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Strategies for Humanist Living: Responses to Blessings and Prayers

by | May 9, 2018 | Humanist Living | 8 comments

Sharing a common approach to life, humanists face some common situations. In this series, we invite humanists to offer their suggestions for handling those situations.

Question:  What do you say when someone says, “bless you” or “have a blessed day”? How do you respond to “I’ll pray for you”?

Community Responses

“Thanks!”

-Jamie Nichols

To “I’ll pray for you,” I respond “thank you, I’m sure you are.” With “bless you,” this phrase in my opinion is harmless, so I simply say, “thanks.”

I just let it pass. At least they are not saying “kiss my behind.”

-Stan Bradley

Responding to “bless you,” you could say, “I don’t need to be blessed” if you wanted to be rude, or if someone says, “have a blessed day,” you could say, “you have a good day too.” You could also say, “I don’t believe in any religion, so I’m just going to say thank you.” If someone says, “I’ll pray for you, I might say ‘thank you,’ but I’m not religious.”

-Avery Winston

“Gesundheit!”

-John Sterling

To “bless you” or “have a blessed day,” I say nothing really. I interpret it as “have a nice day.” To “I’ll pray for you,” I say, “Thank you, I’ll think for you.”

-Jack

I usually just smile and say “thanks.” It’s an honest intention. But if I sneeze more than once and people continue to say, “bless you,” I mention that I’m an atheist and they could respond with “gesundheit” which means “good health.”

It doesn’t mean anything to me. I notice, but ignore it.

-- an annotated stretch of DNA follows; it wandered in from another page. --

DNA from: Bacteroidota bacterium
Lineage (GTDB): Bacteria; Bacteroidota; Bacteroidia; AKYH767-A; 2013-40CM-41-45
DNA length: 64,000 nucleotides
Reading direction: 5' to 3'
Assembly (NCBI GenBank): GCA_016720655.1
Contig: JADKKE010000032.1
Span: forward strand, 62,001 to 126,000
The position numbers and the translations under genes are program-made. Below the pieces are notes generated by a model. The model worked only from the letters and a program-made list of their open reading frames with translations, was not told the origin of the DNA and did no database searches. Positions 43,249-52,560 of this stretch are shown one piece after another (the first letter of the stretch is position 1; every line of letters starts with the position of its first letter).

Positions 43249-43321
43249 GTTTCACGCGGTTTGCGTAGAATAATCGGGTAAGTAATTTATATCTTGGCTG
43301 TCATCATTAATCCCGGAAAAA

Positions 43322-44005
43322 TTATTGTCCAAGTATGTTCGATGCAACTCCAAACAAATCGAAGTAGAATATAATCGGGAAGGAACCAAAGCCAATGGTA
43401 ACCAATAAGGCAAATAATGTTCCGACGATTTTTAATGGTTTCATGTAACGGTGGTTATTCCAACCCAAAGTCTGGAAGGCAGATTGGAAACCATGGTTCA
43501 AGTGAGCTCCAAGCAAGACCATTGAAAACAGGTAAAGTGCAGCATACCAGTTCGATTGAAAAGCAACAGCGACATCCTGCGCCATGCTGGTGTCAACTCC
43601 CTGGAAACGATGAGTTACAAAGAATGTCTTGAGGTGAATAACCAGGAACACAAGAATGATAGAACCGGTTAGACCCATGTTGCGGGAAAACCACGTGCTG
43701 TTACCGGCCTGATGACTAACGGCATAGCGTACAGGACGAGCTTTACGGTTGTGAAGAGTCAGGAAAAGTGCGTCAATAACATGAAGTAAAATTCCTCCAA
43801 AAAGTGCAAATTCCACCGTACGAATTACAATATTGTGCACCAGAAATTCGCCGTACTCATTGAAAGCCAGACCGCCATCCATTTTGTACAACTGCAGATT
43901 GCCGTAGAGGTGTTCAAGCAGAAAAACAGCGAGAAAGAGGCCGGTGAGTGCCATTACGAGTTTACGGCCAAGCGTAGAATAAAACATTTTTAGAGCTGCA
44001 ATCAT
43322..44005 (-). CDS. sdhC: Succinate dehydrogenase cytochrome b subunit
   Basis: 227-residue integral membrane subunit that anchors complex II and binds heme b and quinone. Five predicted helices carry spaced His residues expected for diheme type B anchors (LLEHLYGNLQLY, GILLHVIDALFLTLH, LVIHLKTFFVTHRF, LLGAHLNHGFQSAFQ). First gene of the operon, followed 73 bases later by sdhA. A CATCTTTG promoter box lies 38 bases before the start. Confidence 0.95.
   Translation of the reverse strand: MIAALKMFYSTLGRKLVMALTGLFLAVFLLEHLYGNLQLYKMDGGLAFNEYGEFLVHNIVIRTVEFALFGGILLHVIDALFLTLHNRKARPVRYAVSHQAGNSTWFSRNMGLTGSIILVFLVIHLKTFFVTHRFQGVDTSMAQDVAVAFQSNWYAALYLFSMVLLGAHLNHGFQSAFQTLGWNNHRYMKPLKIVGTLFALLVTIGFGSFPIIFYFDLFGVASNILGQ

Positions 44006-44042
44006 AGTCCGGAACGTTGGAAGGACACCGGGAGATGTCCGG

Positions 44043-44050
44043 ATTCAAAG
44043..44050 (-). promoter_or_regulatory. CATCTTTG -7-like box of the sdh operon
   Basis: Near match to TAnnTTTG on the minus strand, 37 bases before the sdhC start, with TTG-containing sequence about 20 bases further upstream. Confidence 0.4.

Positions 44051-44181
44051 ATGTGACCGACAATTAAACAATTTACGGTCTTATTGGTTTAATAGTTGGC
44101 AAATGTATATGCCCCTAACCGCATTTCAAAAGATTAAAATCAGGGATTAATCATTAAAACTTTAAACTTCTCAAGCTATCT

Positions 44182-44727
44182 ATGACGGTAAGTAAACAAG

I say “thanks.” They mean well. While praying for me may not help, I do not think it will cause me harm.

What Would Your Answer Be?

We’d still like to hear from you. If you have a response to our question above please feel free to leave it in the comments section below.

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8 Comments

  1. Malcolm Kennedy

    New to the community. Do you have regular meetings each month? If so, where. I’m currently a member of the American Humanist Association as well as the Humanist Club in The Villages, FL.

    Reply
      • Griffin

        Hey I have been researching humanism for school and I have some questions about humanism I would like to have a talk would a seasoned humanist, so just give me an email if you feel like chatting.

        Reply
  2. Griffin

    I have been researching humanism for school and would like to have a conversation with a seasoned humanist, if you would like to chat about humanism please email me.

    Reply
    • Nathan B. Weller

      Thanks Griffin, I’m happy to talk. I’ve gone ahead and emailed you.

      Reply
  3. Gary Lusson

    Just saying “thanks” or “you too” merely emboldens–if not enables– these folks, as it reinforces their notion that EVERYONE is religious and accepts religion as a normal, healthy part of everyday life. It’s also a cop-out, perhaps from fear of confrontation or that well-known atheist’s feeling of “Oh, what’s the use?”

    Yes, an alternative-to-what-they’re-accustomed-to-hearing reply takes time and may have consequences, but it’s important. At the very least, stop, look at the person directly, and say in a calm, clear, friendly voice, “I appreciate your intention but I’m not religious (or better, “I’m an atheist”). You have a good day also.” Or something to that effect that leaves no doubt as to your intention.

    My favorite and oft-heard response to my answer is,”Well, god/the lord/Jesus bless you anyway.” To which I always respond, “And may the tooth fairy and Paul Bunyan bless you!”

    Reply
    • Derrick

      Thank you for your comments, Gary. We have many other blog posts where you could share experiences and thoughtful advice.

      Reply

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